Sons in the Son
God and Man in Early Christianity
by Leon J. Podles
Christianity was the fulfillment of Judaism. The masculinity and the patriarchy that Judaism cultivated were fulfilled in the revelation of a tri-personal God who was both Father and Son. All human beings, male and female, were invited to share in the inner life of God, to receive the Spirit and to be conformed to the Son. The early Church knew that the vocation of the Christian was essentially masculine. Later, the white martyrdom of the monk, the replacement and fulfillment of the hero, replaced the red martyrdom of the early Church. Femininity also received a new appraisal, as the godhead itself was shown to be a communion of persons, the unity and communion of all men, and indeed of all creation, accomplished by the divine Spirit himself. Only a few warning signs in the early Church, especially in the West, gave any indication that masculinity would one day find itself at odds with Christianity.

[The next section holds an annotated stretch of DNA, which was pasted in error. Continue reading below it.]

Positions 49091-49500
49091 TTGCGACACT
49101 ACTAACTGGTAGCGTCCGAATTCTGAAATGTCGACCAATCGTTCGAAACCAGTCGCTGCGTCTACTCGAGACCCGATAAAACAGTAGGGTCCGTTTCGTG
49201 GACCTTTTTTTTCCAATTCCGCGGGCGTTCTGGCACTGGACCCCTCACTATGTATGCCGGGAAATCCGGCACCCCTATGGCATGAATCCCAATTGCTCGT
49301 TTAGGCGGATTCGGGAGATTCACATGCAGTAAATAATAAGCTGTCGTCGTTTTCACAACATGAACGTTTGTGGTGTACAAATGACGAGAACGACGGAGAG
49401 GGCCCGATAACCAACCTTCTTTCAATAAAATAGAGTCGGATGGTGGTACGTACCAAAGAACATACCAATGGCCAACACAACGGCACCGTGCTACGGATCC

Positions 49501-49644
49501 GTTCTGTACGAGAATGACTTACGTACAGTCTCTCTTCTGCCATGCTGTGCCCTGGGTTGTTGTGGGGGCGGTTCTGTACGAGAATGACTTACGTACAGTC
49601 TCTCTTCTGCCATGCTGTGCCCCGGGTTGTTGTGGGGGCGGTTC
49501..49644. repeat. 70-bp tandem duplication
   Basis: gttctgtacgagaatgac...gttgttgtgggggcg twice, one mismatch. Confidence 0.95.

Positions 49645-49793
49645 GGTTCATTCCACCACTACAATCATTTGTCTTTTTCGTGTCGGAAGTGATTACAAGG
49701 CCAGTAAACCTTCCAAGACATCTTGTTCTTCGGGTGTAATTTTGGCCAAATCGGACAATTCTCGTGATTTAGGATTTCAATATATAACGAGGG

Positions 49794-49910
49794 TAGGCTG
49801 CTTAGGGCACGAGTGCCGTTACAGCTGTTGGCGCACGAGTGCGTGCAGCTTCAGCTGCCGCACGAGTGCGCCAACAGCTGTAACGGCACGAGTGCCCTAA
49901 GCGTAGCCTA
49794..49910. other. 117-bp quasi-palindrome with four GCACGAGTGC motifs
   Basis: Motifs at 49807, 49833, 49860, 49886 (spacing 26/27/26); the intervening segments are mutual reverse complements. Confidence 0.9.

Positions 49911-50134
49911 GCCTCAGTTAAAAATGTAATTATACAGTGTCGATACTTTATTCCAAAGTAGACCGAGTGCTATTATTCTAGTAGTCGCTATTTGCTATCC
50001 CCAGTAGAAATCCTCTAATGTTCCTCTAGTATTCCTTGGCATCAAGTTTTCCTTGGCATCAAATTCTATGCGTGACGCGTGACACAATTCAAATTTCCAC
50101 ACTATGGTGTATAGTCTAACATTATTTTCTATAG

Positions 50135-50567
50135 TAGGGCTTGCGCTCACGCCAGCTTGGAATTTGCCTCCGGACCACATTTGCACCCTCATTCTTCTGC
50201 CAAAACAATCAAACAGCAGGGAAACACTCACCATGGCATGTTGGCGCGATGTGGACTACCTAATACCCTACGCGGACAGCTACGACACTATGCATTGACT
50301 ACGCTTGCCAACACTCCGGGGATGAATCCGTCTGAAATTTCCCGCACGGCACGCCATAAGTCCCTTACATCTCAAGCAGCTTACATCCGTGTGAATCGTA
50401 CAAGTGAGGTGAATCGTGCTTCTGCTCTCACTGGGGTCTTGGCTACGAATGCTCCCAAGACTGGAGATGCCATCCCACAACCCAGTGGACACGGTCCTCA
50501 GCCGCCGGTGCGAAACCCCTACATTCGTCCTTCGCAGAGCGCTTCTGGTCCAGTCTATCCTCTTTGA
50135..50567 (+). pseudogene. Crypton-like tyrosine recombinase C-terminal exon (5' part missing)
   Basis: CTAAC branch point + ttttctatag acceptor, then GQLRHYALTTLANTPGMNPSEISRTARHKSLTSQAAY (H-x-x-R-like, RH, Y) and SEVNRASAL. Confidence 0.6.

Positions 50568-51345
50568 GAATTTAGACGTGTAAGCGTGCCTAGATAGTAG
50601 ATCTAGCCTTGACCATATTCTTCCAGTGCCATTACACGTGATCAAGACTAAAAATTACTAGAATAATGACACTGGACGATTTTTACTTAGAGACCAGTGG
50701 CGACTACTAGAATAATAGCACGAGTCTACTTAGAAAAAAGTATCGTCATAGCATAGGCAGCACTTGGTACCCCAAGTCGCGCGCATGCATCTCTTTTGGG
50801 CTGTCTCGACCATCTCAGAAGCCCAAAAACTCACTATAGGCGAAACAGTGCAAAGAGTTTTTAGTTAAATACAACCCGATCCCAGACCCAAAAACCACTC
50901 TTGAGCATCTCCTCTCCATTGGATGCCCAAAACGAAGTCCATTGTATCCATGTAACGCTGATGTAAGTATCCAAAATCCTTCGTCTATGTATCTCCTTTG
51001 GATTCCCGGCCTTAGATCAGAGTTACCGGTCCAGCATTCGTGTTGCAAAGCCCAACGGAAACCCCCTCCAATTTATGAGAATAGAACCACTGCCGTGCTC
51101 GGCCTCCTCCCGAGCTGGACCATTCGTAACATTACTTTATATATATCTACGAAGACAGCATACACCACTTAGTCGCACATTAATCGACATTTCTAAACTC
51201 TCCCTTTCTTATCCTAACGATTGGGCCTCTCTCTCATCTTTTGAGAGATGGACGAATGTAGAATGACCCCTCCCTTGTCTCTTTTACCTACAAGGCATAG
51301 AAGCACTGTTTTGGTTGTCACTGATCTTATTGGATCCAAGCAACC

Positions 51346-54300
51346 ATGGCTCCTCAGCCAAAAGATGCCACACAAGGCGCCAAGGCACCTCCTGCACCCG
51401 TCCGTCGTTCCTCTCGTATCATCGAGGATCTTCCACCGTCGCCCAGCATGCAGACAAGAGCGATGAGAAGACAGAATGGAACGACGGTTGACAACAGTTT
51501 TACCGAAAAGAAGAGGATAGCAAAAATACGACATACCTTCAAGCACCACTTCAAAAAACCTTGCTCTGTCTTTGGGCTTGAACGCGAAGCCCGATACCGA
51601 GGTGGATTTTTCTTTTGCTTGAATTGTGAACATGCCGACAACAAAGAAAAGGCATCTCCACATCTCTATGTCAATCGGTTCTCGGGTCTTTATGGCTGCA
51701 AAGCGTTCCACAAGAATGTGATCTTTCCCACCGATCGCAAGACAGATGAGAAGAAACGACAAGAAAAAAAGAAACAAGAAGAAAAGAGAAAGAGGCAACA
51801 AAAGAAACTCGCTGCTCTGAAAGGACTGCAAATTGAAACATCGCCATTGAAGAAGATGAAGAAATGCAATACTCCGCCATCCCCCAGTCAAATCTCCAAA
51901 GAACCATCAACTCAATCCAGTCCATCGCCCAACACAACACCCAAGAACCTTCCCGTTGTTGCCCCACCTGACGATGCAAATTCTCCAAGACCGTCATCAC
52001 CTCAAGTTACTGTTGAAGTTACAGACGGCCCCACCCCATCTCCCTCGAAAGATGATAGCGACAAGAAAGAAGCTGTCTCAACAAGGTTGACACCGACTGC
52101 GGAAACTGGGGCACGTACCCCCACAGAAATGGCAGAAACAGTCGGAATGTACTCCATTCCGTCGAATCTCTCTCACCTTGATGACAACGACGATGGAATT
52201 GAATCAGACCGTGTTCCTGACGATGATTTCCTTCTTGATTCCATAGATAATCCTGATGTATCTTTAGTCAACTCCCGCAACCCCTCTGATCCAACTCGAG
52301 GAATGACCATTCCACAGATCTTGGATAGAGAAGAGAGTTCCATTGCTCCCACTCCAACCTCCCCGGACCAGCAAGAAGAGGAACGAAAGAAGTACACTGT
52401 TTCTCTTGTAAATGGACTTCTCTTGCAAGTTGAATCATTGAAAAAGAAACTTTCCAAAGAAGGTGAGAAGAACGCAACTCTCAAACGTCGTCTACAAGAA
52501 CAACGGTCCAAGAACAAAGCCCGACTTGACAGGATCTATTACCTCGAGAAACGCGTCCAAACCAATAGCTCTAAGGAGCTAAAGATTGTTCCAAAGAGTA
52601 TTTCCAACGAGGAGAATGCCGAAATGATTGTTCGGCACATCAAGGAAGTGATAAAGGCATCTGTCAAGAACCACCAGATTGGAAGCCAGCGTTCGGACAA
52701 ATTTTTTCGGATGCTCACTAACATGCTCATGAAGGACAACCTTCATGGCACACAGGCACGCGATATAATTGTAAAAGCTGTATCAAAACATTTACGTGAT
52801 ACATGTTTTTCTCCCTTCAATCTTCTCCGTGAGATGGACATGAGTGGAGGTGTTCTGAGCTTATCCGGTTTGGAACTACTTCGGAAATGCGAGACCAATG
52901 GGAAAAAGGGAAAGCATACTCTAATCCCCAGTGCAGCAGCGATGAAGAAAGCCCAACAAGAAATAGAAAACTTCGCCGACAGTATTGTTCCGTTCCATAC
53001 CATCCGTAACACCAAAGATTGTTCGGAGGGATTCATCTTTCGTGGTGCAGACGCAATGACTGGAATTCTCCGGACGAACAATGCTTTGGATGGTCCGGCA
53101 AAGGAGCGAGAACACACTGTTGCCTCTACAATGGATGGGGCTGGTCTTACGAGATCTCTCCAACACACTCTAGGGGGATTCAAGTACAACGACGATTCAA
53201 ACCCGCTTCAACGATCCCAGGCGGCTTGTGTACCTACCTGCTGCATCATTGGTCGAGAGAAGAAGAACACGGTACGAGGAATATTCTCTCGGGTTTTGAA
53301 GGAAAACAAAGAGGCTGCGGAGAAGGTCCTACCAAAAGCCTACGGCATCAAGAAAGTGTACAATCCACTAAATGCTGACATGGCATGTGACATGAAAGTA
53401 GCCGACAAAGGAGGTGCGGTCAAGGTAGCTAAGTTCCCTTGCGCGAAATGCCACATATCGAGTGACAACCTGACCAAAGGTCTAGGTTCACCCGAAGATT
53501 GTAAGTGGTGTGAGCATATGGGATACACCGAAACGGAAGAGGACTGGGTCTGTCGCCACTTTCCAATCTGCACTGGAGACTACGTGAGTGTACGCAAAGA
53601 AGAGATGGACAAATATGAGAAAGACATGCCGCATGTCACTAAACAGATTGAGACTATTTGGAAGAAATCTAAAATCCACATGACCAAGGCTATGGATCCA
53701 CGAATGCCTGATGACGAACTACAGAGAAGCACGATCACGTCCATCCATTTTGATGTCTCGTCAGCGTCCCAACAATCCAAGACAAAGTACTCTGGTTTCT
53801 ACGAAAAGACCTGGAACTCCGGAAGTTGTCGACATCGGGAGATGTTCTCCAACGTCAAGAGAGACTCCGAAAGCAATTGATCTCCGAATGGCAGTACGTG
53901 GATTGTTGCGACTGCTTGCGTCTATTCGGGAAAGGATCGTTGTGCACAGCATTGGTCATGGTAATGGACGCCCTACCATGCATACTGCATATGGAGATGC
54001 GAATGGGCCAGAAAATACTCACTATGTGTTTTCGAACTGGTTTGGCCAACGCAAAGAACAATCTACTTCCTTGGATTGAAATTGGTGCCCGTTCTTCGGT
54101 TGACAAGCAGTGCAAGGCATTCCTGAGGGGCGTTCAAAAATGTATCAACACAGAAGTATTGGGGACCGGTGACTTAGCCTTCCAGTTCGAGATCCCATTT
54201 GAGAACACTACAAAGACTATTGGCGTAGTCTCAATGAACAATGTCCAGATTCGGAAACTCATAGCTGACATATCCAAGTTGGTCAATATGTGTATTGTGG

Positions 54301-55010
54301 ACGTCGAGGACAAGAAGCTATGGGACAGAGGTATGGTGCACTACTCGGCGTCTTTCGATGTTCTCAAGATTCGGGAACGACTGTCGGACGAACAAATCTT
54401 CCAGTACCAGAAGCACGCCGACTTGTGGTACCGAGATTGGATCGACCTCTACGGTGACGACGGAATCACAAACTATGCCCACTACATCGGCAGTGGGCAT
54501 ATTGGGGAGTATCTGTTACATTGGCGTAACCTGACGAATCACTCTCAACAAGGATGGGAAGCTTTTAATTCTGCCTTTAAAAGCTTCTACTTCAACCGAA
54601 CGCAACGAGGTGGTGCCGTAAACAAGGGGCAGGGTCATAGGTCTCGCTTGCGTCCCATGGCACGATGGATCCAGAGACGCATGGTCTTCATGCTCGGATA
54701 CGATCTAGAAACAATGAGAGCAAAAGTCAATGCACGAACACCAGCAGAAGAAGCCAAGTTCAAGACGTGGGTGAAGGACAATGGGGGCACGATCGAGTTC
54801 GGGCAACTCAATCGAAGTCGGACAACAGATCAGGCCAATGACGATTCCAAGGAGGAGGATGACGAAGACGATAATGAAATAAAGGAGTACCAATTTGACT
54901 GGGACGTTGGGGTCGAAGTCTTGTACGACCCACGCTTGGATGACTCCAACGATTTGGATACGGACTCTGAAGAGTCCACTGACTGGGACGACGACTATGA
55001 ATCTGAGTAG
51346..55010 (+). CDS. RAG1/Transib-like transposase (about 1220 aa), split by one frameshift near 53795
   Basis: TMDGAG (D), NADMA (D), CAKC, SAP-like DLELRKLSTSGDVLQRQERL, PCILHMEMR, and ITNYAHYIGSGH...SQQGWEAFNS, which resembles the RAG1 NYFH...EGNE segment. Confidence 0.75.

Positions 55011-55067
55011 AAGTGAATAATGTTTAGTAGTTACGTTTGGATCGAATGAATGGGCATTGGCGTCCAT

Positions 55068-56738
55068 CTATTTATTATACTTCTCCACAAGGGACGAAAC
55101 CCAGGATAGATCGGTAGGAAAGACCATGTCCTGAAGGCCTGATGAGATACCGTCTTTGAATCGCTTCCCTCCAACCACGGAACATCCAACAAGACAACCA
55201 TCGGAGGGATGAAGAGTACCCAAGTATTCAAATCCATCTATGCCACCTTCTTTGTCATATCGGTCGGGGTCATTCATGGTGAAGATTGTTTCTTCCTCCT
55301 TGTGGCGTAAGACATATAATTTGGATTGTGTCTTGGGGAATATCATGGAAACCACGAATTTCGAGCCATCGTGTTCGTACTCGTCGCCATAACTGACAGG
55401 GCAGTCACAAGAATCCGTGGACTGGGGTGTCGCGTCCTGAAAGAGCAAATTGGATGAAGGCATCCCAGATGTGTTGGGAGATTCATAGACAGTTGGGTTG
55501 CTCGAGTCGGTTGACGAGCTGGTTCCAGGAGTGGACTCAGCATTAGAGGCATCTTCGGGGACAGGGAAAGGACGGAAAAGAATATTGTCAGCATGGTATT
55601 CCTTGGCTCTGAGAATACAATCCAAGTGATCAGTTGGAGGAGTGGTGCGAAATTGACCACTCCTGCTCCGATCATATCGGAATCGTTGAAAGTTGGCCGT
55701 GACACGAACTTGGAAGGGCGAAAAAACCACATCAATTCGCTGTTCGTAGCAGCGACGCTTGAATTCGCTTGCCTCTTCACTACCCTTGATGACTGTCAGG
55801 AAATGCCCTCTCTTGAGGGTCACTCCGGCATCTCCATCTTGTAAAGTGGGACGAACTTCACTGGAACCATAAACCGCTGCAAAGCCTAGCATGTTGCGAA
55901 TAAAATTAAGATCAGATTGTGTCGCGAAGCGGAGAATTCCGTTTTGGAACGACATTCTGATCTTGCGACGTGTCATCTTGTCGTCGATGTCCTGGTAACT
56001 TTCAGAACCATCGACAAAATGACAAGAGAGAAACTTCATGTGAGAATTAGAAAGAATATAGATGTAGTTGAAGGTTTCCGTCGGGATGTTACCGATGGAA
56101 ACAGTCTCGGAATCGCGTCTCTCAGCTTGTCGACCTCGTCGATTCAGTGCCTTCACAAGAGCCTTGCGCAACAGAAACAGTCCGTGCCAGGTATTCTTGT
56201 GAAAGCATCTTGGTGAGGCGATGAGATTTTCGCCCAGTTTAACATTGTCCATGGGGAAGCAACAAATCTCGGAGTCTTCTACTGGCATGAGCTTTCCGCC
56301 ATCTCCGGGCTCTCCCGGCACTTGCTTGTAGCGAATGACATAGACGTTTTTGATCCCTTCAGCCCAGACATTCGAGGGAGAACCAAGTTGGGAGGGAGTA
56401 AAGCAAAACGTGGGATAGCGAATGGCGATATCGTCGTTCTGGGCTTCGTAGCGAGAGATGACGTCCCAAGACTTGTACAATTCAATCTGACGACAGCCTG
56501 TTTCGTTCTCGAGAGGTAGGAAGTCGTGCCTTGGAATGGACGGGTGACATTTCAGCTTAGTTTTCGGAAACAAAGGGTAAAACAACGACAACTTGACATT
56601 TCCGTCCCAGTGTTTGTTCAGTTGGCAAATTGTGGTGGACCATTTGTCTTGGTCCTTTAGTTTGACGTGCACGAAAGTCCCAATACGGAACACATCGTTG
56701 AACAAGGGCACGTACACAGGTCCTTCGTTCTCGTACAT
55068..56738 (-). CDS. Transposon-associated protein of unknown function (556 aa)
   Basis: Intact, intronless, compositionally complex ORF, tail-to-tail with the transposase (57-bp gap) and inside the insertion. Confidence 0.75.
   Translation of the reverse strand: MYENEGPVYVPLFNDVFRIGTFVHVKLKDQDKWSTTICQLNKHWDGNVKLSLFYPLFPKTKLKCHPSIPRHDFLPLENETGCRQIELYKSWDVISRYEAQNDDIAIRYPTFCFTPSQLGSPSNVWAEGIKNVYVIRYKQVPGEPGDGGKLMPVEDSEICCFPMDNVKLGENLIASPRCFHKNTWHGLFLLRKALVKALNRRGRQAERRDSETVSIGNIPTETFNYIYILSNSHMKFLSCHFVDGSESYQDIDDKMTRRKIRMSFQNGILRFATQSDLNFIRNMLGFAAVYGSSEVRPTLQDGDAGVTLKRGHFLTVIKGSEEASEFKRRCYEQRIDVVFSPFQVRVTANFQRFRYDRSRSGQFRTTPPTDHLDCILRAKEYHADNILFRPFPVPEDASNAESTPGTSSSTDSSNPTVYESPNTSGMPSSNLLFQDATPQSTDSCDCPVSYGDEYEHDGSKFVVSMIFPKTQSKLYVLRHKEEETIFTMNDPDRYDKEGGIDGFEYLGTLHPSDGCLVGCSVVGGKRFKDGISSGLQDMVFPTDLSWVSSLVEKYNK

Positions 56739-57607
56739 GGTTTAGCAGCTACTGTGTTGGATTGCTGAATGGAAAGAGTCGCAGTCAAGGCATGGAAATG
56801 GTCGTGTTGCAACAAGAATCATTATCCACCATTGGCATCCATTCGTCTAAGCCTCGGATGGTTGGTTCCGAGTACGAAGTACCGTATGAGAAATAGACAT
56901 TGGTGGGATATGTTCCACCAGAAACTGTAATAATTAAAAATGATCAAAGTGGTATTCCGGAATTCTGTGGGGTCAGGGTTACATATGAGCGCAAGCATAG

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Leon J. Podles holds a Ph.D. in Old English and Old Icelandic from the University of Virginia and is a senior editor of Touchstone. His latest book is Losing the Good Portion: Why Men Are Alienated from Christianity (St. Augustine's Press, 2020). He and his wife Mary (author of the Touchstone column "A Thousand Words") are the parents of six children. He resides in Baltimore, Maryland.
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